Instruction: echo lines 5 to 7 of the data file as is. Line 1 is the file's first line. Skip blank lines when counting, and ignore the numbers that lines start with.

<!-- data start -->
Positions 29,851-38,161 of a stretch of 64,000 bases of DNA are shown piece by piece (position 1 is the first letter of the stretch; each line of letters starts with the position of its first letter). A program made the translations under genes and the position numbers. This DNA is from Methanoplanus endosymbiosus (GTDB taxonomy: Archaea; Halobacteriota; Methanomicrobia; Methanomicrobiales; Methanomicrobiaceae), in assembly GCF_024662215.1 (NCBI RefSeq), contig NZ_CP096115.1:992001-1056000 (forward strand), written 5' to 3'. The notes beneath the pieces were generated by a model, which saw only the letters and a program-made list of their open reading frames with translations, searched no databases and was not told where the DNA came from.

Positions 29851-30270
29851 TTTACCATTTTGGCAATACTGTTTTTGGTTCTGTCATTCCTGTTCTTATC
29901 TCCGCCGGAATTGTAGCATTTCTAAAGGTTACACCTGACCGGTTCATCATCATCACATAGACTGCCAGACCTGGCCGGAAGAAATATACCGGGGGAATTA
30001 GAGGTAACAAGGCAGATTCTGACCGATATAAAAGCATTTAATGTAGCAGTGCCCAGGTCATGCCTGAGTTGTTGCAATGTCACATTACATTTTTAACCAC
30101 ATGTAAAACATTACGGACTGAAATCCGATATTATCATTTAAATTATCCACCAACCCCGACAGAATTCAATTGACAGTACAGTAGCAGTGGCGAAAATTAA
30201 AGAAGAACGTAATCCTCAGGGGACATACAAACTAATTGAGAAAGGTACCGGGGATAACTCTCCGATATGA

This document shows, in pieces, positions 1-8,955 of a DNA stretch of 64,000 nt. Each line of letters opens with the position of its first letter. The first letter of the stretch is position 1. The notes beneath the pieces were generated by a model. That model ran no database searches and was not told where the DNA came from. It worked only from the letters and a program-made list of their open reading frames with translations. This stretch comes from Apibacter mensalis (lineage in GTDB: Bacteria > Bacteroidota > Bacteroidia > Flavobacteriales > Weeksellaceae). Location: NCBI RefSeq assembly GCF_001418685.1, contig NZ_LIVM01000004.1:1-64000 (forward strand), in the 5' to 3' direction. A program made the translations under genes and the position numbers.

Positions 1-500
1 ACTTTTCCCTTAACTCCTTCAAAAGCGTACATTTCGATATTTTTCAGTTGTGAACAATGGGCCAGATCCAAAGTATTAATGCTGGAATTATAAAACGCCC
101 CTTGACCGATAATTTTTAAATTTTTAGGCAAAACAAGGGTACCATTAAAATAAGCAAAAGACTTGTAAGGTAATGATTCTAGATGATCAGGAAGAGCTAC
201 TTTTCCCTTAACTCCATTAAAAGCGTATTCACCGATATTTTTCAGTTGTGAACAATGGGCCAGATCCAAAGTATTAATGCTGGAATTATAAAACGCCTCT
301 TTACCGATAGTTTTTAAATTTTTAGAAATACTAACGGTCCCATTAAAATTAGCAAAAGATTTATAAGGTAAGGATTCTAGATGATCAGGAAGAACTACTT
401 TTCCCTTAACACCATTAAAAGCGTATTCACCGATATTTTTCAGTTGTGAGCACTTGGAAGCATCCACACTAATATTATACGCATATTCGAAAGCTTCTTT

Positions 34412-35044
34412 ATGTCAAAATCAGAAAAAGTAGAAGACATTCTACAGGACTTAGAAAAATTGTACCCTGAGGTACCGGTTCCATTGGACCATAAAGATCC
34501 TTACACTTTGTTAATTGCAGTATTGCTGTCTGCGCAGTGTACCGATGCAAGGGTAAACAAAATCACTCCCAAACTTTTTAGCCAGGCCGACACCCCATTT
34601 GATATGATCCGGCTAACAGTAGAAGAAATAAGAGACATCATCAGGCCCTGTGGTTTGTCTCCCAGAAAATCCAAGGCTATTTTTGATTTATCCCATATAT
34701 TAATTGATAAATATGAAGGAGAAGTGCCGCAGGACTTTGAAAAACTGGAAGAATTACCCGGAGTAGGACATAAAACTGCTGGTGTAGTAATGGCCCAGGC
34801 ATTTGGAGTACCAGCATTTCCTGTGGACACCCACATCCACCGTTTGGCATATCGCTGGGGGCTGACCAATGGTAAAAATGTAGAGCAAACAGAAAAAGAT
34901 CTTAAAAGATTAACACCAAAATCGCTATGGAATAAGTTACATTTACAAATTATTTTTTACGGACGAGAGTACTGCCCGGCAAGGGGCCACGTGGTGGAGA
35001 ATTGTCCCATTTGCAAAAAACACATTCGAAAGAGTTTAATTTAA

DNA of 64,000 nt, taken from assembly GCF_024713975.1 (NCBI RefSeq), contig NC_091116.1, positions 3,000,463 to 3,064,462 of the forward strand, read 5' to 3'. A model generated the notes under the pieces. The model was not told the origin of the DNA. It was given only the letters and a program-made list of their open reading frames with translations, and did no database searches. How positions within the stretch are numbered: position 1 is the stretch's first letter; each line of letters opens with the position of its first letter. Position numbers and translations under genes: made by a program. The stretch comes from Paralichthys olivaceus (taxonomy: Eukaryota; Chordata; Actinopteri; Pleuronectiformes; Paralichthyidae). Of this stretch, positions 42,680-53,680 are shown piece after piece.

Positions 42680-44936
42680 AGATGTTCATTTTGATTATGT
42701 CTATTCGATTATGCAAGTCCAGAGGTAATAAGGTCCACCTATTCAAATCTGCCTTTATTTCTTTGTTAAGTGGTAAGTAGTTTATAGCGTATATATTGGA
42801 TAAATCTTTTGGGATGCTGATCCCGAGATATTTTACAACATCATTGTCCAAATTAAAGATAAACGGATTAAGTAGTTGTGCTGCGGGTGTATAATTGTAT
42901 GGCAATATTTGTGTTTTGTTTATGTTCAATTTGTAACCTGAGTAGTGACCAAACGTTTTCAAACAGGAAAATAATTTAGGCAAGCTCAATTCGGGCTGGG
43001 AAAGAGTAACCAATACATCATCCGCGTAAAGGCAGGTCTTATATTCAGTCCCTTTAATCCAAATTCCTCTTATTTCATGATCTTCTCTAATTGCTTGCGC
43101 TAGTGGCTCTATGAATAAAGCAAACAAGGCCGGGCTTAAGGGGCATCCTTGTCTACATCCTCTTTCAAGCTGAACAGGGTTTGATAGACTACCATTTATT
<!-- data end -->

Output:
30001 GAGGTAACAAGGCAGATTCTGACCGATATAAAAGCATTTAATGTAGCAGTGCCCAGGTCATGCCTGAGTTGTTGCAATGTCACATTACATTTTTAACCAC
30101 ATGTAAAACATTACGGACTGAAATCCGATATTATCATTTAAATTATCCACCAACCCCGACAGAATTCAATTGACAGTACAGTAGCAGTGGCGAAAATTAA
30201 AGAAGAACGTAATCCTCAGGGGACATACAAACTAATTGAGAAAGGTACCGGGGATAACTCTCCGATATGA